THIS WEEK’S BIG QUESTION: Would you take a job in local government?

Islington has just hired a PR head, but Lambeth, Haringey and Hammersmith are still searching.

Islington has just hired a PR head, but Lambeth, Haringey and

Hammersmith are still searching.

Mark Fletcher


’Yes. It’s the toughest public relations brief you’ll get. As a former

council PR head, I know that you’re coping with competing and

contradictory demands most days. The council could say one thing, but

politicians another.

You are managing the reputation of an organisation which has to be all

things to all people. To some it educates their children, to others it

takes them away. To most, it simply empties their bins.’

Phyllis Campbell-McRae


’I would be open to working in local government, but I would want to

establish the council’s motivation in employing a PR executive. The work

is appealing as it deals with issues that have a direct impact on

people’s lives. But the down side can be the snail’s pace at which

things move, the bureaucracy and the potential for political

intervention. If the council’s motivation was purely political, and all

it wanted was to improve its own image, I wouldn’t be interested.’

Wendy Andrews

The Arts Council

’Yes, I worked for Lewisham and Hackney Councils in the 1980s. I found

it a challenging and stimulating environment, working with some really

creative people and dealing with some of the hottest political and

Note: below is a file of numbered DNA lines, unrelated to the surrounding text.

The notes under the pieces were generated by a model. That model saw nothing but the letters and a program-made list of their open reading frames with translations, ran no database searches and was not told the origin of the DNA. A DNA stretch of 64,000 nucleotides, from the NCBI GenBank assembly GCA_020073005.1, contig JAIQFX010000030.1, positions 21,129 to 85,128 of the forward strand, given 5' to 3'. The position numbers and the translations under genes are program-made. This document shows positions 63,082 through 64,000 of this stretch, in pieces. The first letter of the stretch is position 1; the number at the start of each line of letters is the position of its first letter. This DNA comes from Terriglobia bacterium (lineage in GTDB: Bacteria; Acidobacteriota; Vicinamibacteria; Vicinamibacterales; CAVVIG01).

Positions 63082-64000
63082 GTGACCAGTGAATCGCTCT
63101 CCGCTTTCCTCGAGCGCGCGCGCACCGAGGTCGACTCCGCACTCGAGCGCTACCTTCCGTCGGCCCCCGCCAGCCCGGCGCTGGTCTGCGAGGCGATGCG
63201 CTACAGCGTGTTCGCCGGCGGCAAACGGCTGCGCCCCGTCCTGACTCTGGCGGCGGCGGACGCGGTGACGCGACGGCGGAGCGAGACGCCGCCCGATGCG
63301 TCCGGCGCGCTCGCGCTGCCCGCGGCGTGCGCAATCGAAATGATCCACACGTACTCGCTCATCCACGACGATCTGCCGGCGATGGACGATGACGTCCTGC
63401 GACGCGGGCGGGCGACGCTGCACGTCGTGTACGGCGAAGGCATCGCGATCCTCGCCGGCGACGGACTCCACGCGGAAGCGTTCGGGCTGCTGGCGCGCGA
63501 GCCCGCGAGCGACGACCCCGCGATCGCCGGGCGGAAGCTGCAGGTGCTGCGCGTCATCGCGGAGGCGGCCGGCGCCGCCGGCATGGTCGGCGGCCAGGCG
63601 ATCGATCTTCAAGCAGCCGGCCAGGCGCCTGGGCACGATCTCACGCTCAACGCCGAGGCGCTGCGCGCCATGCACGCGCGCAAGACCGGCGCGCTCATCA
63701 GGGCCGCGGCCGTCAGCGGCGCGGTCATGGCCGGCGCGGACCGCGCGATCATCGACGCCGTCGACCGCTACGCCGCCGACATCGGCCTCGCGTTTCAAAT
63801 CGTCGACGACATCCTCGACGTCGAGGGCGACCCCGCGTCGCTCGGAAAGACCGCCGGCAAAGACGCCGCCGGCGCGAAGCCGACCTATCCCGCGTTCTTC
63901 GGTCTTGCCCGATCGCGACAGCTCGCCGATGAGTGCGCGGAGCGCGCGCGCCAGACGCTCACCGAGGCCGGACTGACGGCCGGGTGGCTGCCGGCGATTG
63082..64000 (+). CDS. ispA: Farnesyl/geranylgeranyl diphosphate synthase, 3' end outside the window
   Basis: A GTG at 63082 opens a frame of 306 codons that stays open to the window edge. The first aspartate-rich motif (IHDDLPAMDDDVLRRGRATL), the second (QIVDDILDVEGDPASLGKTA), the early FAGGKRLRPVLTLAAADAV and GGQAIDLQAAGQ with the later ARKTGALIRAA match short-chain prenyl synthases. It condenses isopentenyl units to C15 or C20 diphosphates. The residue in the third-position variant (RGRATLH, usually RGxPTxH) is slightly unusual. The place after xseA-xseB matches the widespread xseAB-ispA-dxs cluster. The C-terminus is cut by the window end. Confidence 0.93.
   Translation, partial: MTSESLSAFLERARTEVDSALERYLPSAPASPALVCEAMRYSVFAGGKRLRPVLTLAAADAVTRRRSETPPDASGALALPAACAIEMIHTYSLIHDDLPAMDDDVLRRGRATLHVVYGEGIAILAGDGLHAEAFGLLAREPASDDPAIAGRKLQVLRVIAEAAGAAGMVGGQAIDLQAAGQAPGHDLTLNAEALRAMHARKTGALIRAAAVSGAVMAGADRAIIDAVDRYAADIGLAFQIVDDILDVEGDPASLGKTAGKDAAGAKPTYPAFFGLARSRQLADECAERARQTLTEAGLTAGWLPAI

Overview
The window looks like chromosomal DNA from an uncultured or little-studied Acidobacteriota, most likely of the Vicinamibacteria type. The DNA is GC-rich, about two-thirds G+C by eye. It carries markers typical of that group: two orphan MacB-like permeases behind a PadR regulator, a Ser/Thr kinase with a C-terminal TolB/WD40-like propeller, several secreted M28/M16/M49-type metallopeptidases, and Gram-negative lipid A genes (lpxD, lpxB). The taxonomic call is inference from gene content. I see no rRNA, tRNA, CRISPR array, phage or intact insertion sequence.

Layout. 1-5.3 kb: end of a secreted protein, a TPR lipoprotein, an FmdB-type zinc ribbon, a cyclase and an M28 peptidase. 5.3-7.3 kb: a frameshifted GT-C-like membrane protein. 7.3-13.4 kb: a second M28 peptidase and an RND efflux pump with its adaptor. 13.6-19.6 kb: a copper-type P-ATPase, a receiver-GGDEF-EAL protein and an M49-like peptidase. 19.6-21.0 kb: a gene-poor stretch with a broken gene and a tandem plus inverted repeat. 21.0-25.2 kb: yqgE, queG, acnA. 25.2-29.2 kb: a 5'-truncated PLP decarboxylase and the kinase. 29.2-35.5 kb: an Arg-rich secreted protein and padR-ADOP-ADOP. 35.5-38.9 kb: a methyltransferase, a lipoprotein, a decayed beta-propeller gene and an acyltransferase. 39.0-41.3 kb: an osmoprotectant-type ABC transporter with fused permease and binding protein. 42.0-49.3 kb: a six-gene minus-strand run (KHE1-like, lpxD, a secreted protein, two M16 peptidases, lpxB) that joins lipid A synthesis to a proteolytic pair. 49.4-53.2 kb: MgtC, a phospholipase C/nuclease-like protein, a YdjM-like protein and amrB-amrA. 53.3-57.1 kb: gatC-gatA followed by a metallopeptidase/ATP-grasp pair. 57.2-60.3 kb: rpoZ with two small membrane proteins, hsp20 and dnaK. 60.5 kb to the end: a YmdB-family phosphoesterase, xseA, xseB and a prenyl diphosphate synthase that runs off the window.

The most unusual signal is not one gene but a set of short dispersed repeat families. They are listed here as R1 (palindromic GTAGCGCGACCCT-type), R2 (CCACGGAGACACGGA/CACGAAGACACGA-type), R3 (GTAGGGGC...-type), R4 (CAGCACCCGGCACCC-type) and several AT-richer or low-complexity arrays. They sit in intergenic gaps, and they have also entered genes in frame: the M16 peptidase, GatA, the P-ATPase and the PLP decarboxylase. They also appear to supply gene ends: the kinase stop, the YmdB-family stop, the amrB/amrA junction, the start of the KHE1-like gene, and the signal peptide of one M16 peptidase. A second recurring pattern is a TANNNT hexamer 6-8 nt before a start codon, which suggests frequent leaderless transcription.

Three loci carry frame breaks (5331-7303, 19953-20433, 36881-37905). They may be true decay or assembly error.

social issues of the day. The public sector is the place to be if you

want to work on issues affecting national life.’

Janet Mills

Audi UK

’No. All PR is tough, but I imagine local government would be

particularly difficult. It would be a real challenge to make things like

emptying bins and local fetes appealing. The image one has of working in

local government is not particularly attractive either. To work in an

industry, I would have to believe in the product and, frankly, I


Mike Lee

Westminster Strategy

’There are many interesting and important communications challenges in

modern local government: the push for more transparency, improved

consultation and best value has major implications for the role. But the

jobs need to be made attractive to PR professionals and sold in an

innovative and creative way. For me personally, with six years’

experience as a local councillor, it is not a planned preference.’

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